So I give props to you, Harriet, for teaching me what real womanhood is all about.

12 thoughts on “Original ABWs: Harriet Tubman”

  1. Nina says:

    This post is awesome! :)

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  4. Martha says:

    I knew there was more to the world than Anne of Green Gables and Little Women. I Knew it!!!

    (Hi Nina!!)

  5. Jezebella says:

    BTW, there is a Harriet Tubman Museum in Macon,GA, and a Harriet Tubman Home Museum in Auburn, NY. Both fine institutions, worth visiting if you find yourself nearby.

  6. Serene says:

    Oh, god, I loved Harriet Tubman so much when I was little. Her stories really instilled in me the belief that human beings can push past fear and oppression and do really difficult things, at great costs to themselves, to make the world better. She’s still who I think of when I am talking myself into enduring something difficult that needs enduring.

  7. deborah says:

    I love that cover you’ve linked. That’s got to be by Leo and Diane Dillon, right? (Who, now that I think of it, also illustrated Why Mosquitoes Buzz in People’s Ears.)

  8. Elaran says:

    I read about Harriet Tubman in an old English textbook. Her story was one of the passages we had to do comprehension etc on and I found her story so interesting and inspirational.

    because she did what I in my bravado like to think I would’ve done: she fought back. And she won.
    Yes, her story was one of others who made me realise that the person who saves the day, makes the stand, does something so incredibly important and significant was not always male.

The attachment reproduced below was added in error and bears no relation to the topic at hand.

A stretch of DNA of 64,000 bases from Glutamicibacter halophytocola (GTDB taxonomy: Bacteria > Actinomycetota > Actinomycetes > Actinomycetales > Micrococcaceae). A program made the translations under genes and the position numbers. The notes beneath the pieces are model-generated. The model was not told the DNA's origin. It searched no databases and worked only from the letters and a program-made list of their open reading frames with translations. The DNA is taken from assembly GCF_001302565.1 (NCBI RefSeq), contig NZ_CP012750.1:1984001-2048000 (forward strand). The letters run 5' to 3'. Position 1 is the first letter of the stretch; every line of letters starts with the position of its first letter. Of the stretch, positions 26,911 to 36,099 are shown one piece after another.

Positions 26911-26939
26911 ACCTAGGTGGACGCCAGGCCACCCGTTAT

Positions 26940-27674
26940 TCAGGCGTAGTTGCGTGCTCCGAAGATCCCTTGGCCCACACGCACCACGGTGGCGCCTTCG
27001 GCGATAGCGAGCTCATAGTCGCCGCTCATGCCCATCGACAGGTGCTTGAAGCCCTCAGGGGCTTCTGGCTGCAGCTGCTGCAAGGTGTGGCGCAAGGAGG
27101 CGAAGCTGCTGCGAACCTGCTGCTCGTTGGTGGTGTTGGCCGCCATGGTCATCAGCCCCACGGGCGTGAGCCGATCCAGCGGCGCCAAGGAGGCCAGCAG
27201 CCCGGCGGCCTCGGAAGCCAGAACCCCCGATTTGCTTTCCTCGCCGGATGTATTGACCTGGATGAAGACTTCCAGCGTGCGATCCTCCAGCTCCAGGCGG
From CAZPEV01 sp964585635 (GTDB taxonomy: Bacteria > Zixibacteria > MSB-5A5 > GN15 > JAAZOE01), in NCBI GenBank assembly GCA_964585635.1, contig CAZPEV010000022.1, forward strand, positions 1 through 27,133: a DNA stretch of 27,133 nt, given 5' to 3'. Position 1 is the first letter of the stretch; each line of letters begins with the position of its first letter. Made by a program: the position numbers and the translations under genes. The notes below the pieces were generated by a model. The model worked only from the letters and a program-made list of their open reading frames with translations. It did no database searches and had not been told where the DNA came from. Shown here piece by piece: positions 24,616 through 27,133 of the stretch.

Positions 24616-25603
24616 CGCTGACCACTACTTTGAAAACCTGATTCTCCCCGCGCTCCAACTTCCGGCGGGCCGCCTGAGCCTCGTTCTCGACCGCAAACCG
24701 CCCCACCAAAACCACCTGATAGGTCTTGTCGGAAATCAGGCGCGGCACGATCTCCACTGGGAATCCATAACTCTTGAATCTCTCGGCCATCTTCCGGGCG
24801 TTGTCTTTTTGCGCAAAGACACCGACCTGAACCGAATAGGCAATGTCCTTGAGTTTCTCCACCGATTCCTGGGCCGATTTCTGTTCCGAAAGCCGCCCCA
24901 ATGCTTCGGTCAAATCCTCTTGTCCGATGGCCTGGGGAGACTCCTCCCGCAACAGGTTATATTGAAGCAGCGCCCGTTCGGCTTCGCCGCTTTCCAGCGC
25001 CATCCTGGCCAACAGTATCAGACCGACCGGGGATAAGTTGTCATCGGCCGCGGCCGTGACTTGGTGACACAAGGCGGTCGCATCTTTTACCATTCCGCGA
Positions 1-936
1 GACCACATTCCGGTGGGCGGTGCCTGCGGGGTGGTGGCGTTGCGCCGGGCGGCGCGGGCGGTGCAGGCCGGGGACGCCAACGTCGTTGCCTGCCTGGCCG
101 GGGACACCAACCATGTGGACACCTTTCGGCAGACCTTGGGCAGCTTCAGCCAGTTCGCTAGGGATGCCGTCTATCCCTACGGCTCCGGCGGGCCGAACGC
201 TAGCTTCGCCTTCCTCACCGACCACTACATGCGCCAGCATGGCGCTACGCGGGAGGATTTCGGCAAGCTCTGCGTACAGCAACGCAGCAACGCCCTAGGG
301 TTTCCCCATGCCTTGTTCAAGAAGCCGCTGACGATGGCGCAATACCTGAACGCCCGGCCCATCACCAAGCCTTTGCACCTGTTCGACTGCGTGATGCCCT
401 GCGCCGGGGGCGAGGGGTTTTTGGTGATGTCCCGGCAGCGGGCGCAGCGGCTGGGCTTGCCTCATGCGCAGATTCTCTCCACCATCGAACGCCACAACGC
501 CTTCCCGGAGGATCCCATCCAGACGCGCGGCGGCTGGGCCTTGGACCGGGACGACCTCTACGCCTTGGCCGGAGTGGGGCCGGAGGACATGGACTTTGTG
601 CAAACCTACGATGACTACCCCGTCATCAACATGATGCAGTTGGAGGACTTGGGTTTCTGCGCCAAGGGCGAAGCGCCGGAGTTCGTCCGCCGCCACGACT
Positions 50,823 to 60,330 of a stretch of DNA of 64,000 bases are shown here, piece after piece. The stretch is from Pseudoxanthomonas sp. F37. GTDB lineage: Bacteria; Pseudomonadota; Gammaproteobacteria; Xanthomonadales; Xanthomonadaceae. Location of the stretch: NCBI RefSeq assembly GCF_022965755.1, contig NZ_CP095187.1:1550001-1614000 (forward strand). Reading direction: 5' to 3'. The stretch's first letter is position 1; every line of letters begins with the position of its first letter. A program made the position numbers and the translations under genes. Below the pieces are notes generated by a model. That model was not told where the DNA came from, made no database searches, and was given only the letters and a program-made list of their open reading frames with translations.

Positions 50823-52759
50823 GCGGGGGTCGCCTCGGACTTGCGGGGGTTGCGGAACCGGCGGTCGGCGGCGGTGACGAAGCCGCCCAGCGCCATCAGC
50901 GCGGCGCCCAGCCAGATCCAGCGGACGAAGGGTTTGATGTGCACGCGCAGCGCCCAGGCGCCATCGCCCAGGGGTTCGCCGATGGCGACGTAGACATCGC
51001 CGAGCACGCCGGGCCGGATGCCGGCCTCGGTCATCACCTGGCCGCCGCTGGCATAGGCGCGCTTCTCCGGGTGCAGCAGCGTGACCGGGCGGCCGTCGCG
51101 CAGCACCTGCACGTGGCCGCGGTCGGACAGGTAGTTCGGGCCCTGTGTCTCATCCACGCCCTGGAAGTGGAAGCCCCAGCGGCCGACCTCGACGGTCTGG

9. InfamousQBert says:

    i’m not a woc, but i definitely relate to the lessons you learned there. bravo on your parents for giving you those books so early, and bravo to you for learning the lessons so well.

  10. Hippodameia says:

    I read petry’s book about Tubman in third grade, and it really did change my life.

  11. Quercki says:

    Everybody needs WOC role models. (Although I’m glad the civil rights act gave me G.W. Carver for one of my role models.)

    In my children’s school, the kindergartners make dioramas of role models for Black History month. They are given a handout with one-paragraph bios to help them. When my first child brought it home, I pointed out that women were under-represented. (2 out of 14) I think I directed the teacher to “I Dream a World.” (fabulous book, highly recommended, too advanced for kindergartners.)

    Three years later, I again reminded the teachers that half of all African-Americans are women, and this assignment needed to be improved. I bought her the book.

    Two years later (last kid) the handout had been revised to include an equal number of women and men.

  12. Quercki says:

    The lesson about anger is a really important one–I wish I’d learned it.

  13. canek says:

    I used to teach at an elementary school in Harlem. I came across this book of Harriet Tubman with one of my students, Abu. Abu was a briliant nine year old of Mali heritage. I don’t like to show favoritism with my students… but he was exceptionally brilliant.

    Abu asked with surprise, “why does Harriet Tubman have a gun?”

    I answered, “because she was an outlaw. She was breaking the law by helping slaves escape and there were people who wanted to arrest her or kill her. She needed to defend herself.”

    I think this cover art does a great job of dispelling the stereotypical image we know of Mrs. Tubman as a frail woman in her old age.